The recent volatility in gold prices has left not only investors and traders puzzled about what is going on with the precious metal.
"Nobody really understands gold prices and I don't pretend to understand them either," Federal Reserve chief Ben Bernanke told the Senate Banking Committee on Thursday in response to a question on why gold prices have been volatile.
As traders speculate whether battered gold prices can make a decisive push above the key $1,300 level or are headed for more pain, analysts say there's another key factor for the gold outlook that is being overlooked: strong demand for gold from Asia.
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Former U.S. Mint Director Edmund Moy says the recent volatility in gold prices has distracted U.S. investors from noticing the strong demand for physical gold, particularly from Asian investors.
"Lower gold prices have spurred even stronger demand by Asian investors. That has resulted in a huge transfer of physical gold from the U.S. to Asian economies, especially China," said Moy, who is currently the chief strategist at Morgan Gold, which sells gold coins as investments.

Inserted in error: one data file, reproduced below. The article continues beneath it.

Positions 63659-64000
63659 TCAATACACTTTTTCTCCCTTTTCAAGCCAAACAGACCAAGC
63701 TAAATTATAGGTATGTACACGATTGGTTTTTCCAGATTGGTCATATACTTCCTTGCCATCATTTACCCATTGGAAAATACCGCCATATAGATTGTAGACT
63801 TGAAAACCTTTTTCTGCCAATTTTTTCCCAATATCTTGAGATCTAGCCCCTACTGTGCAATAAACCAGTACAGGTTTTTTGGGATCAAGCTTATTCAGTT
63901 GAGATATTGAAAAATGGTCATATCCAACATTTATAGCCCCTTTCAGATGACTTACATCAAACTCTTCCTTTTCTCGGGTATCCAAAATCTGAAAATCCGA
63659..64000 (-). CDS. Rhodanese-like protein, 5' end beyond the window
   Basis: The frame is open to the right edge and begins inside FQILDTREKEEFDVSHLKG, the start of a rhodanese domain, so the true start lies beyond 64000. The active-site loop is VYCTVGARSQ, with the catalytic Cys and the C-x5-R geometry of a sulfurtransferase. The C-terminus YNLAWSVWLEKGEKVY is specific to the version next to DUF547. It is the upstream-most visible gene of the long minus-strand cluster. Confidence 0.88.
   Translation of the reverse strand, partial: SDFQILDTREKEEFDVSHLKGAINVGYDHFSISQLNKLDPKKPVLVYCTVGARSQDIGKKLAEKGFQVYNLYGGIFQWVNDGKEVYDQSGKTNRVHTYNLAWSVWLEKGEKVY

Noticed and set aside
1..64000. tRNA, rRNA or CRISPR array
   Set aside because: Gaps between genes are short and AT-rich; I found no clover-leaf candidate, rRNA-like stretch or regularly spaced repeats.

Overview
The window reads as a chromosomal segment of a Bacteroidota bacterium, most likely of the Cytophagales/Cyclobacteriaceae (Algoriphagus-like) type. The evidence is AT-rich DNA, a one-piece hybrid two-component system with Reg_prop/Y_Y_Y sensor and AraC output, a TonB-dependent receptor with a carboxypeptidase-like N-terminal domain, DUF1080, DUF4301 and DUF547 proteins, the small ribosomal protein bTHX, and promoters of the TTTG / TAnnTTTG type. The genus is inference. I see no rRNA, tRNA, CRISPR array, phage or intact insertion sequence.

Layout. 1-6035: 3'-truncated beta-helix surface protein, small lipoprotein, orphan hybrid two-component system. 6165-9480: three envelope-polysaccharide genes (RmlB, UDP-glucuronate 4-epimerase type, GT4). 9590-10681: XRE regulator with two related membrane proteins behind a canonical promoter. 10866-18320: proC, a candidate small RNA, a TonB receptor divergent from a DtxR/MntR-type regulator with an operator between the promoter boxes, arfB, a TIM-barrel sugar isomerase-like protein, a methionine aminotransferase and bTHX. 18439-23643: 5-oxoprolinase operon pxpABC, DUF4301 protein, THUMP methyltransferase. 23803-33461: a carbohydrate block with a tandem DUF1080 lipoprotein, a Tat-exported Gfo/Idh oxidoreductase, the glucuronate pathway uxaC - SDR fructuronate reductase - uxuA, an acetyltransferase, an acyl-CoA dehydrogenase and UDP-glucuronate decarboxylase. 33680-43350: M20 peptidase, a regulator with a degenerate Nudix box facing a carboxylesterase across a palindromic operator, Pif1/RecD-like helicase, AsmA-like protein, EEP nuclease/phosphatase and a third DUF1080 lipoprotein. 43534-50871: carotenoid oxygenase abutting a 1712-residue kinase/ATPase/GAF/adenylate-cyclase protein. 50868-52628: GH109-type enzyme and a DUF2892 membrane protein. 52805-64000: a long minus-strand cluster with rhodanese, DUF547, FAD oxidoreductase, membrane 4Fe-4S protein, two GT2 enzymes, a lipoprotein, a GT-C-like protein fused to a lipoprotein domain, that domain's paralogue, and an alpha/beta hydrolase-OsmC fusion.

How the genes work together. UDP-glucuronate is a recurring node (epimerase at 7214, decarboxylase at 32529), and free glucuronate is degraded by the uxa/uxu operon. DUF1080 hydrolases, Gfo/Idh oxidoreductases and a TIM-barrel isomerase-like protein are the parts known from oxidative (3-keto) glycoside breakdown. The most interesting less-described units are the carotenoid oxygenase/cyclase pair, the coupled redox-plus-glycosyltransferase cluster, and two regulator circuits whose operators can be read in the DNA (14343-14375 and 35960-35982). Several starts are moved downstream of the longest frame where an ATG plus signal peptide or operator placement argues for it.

Gold has rebounded almost 9 percent from a near three-year low hit in late June on easing worries about an unwinding of U.S. monetary stimulus. But after a fall of more than 20 percent this year, sentiment remains weak and analysts are not convinced the metal is a good long-term buy.
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According to Moy, while electronic derivatives of gold such as exchange traded funds (ETFs), futures contracts are popular with Western investors, these proxies have not yet become a substitute for physical gold in Asia.
"If mediocre economic growth in the United States continues, expect the Fed to have great difficulty unwinding QE [quantitative easing] without inflation, which will cause U.S. investors to seek physical gold again but with far less supply available," said Moy.